Family Time: Family video game night growing in popularity
Tip of the Week
From soccer practice to dance lessons, busy family schedules often make it difficult for parents and children to spend quality time together. Yet an electronic that was once seen as a barrier to family time is now bringing people of all ages together: the video game console.
"Many parents of teens and tweens grew up playing video games themselves, so the trend of family gaming is one we expect to grow with each generation," says Erica Danielski of Imation Corp.
To ensure your family's video game night is a success, consider these tips:
- Find a way for everyone to play. In anticipation of family game night, purchase four-player games that are rated E (Everyone) by the Entertainment Software Rating Board (meaning the content is suitable for ages 6 and older). Racing games are great for families - they enable you to incorporate accessories that enhance and add comfort to the gaming experience.
- Create family game night when you're on the go. If the family is on vacation or simply too busy to sit down for family game night - why not host game night on the go? Many of today's hand-held gaming consoles are interactive, allowing multiple players in the same room to game together.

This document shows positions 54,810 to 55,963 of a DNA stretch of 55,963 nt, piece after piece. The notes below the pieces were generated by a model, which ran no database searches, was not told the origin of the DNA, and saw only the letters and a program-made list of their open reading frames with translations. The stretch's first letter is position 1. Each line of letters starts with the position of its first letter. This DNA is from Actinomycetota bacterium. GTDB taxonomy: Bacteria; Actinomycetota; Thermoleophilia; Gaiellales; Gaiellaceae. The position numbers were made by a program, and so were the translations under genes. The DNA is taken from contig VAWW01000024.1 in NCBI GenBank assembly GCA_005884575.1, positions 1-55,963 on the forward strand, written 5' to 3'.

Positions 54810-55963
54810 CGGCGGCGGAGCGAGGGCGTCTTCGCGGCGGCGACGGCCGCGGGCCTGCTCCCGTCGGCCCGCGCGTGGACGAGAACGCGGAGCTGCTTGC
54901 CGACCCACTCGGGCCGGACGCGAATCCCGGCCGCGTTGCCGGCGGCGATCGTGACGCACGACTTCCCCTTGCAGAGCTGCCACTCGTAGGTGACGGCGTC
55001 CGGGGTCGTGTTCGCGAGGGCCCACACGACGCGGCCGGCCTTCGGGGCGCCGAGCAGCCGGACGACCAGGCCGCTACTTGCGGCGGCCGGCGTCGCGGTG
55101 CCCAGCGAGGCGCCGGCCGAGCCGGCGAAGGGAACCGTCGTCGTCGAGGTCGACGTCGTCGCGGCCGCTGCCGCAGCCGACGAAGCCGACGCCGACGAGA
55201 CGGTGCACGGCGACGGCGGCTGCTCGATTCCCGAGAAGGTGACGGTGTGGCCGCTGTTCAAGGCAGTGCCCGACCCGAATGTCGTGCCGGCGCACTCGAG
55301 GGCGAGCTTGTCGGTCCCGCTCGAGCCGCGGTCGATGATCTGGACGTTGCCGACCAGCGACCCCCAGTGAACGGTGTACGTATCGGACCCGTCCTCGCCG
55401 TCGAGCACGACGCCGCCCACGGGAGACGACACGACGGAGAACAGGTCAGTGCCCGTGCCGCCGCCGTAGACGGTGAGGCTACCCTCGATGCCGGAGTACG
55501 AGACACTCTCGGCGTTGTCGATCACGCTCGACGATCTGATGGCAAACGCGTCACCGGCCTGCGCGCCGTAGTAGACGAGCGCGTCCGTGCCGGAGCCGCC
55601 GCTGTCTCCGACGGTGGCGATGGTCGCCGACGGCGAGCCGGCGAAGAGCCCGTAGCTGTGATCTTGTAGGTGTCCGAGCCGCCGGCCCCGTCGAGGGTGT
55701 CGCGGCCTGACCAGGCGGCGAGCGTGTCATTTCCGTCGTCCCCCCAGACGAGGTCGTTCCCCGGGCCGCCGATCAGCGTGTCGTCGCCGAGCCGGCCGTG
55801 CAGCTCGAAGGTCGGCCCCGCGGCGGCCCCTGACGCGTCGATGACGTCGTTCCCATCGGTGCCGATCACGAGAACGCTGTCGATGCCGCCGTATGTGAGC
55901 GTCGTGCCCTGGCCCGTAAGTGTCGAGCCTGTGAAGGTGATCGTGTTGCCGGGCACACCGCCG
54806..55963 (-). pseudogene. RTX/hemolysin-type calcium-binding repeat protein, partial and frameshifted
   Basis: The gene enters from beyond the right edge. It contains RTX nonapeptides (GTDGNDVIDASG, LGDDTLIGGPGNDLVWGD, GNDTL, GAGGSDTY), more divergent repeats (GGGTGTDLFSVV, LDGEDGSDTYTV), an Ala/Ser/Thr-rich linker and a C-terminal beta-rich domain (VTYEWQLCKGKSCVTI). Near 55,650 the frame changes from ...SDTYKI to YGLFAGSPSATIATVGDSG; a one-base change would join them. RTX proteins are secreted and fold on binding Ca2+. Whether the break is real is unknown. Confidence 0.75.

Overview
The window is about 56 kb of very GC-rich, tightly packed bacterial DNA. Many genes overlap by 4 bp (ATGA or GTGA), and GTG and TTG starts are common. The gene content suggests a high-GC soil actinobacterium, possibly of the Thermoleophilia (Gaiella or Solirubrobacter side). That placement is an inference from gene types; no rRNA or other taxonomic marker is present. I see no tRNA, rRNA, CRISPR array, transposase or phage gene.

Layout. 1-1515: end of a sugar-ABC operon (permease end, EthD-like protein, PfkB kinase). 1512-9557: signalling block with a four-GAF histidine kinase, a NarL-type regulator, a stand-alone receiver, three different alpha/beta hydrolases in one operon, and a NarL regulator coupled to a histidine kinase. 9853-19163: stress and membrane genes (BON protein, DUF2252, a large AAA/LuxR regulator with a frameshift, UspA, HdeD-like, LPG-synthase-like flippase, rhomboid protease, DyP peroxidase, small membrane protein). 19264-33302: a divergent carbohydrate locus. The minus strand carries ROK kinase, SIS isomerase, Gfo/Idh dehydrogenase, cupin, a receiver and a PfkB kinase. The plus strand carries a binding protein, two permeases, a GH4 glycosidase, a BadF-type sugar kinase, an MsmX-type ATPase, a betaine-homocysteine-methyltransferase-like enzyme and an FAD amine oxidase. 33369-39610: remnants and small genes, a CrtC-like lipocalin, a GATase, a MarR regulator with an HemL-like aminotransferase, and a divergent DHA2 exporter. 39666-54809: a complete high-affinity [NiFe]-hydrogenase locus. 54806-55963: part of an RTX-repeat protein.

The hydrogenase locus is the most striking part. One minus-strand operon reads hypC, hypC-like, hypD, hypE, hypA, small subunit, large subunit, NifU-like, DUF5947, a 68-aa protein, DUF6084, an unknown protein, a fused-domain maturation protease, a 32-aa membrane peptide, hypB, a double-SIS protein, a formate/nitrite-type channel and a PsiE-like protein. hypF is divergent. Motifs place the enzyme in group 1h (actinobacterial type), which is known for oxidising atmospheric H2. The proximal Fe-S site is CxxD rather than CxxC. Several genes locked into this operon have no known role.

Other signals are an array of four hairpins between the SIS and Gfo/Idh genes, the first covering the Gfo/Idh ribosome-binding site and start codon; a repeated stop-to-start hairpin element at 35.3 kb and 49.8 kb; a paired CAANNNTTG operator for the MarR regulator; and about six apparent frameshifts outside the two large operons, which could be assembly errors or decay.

- Keep the controllers charged for the next game night (while keeping the living room tidy). There is nothing worse than sitting down to family game night only to find your controller batteries have died. Make sure you power up ahead of time.
Family Screening Room
Rated: PG-13 (for intense sequences of sci-fi action and violence, language and some drug use)
Length: 112 minutes
Synopsis: In the summer of 1979, a group of friends in a small Ohio town witness a catastrophic train crash while making a super 8 movie and soon suspect that it was not an accident. Shortly after, unusual disappearances and inexplicable events begin to take place in town, and the local deputy tries to uncover the truth - something more terrifying than any of them could have imagined. – Paramount Pictures
Violence/scary rating: 4
Sexual-content rating: 2
Profanity rating: 3
Drugs/alcohol rating: 3
Family Time rating: 3. Not a great family film, but it should be OK for most teens.
(Ratings are judged on a five-point scale, with 5 being “bad for kids” and 1 being “fine for kids.”)
“Mr. Popper's Penguins” by Richard Atwater and Florence Atwater.
Synopsis: Read the book before you see the movie! In this classic story, the unexpected delivery of a large crate containing an Antarctic penguin changes the life and fortunes of Mr. Popper, a house painter obsessed by dreams of the Polar regions. - Little, Brown Books for Young Readers
Did You Know
According to a study done by the University of Virginia School of Medicine in Charlottesville, babies of mothers who breastfeed (no formula at all) are less likely to die of SIDS.
GateHouse News Service